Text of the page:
The influence of different curriculum designs on students’ dropout rate: a case study

John Vergel, Gustavo A. Quintero, Andrés Isaza-Restrepo, Martha Ortiz-Fonseca, Catalina Latorre-Santos, Juan Mauricio Pardo-Oviedo

Research output: Contribution to journalArticlepeer-review

17 Scopus citations


The relationship between students’ withdrawal and educational variables has generated a considerable number of publications. As the explosion of information in sciences and integration theories led to creating different curriculum designs, it has been assumed that differences among designs explain academic success and, therefore, students’ retention. However, little attention has been given to examine explicitly how diverse designs influence dropout rates in practice, which questions if decisions to reform curricula are sufficiently informed. This article describes our curriculum reform, which exposes our former and current curriculum designs as having had dissimilar dropout percentages. Furthermore, we aimed to explore the influence of different curriculum designs on students’ dropout rates. The conclusion is that dropout variations may be explained not only because of the curriculum design itself, but also because of the power relationship changes between teachers and students that brought out the design change. Consequently, more research is needed to fully understand the political implications of different curriculum designs and their influence on dropout rates.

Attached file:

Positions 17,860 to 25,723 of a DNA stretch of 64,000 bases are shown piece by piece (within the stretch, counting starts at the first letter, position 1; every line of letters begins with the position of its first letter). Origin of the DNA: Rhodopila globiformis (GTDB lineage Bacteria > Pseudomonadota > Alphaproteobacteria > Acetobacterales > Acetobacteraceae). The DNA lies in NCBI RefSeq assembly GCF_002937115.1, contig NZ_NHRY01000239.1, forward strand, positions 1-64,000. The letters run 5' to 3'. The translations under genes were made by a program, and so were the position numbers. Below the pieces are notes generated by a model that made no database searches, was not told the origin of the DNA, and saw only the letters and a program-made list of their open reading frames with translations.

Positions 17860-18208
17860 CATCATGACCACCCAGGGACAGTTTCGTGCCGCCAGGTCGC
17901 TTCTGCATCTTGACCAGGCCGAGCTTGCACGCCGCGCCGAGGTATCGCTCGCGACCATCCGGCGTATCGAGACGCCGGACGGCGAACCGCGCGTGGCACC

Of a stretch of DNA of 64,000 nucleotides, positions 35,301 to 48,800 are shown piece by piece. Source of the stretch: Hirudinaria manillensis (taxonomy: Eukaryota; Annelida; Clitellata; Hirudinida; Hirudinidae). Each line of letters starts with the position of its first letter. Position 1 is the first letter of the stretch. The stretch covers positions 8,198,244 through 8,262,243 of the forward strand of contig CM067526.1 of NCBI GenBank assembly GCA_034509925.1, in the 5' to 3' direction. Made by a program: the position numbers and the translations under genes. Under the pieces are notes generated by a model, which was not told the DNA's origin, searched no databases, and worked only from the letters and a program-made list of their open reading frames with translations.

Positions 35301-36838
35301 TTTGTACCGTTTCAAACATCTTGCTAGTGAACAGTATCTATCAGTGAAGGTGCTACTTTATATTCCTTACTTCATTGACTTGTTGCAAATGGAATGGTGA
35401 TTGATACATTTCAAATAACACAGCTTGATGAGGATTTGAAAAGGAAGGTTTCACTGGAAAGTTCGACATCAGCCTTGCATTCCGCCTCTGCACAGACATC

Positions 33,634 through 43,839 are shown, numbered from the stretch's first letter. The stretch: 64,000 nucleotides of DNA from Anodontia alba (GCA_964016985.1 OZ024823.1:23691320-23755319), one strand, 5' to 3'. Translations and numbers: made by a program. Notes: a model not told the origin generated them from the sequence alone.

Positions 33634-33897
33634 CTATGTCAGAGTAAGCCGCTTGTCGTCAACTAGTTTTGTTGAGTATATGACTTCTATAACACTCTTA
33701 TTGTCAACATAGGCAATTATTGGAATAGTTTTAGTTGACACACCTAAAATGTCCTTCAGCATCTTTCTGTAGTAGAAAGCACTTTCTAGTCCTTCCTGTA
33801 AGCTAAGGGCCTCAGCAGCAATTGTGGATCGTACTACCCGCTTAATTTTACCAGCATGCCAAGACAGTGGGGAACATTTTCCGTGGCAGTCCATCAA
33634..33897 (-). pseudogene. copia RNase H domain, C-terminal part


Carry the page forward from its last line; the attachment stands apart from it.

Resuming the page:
Original languageEnglish
Article number1432963
JournalMedical Education Online
Issue number1
StatePublished - 1 Jan 2018
Externally publishedYes


  • Dropout rate
  • curriculum development
  • medical education


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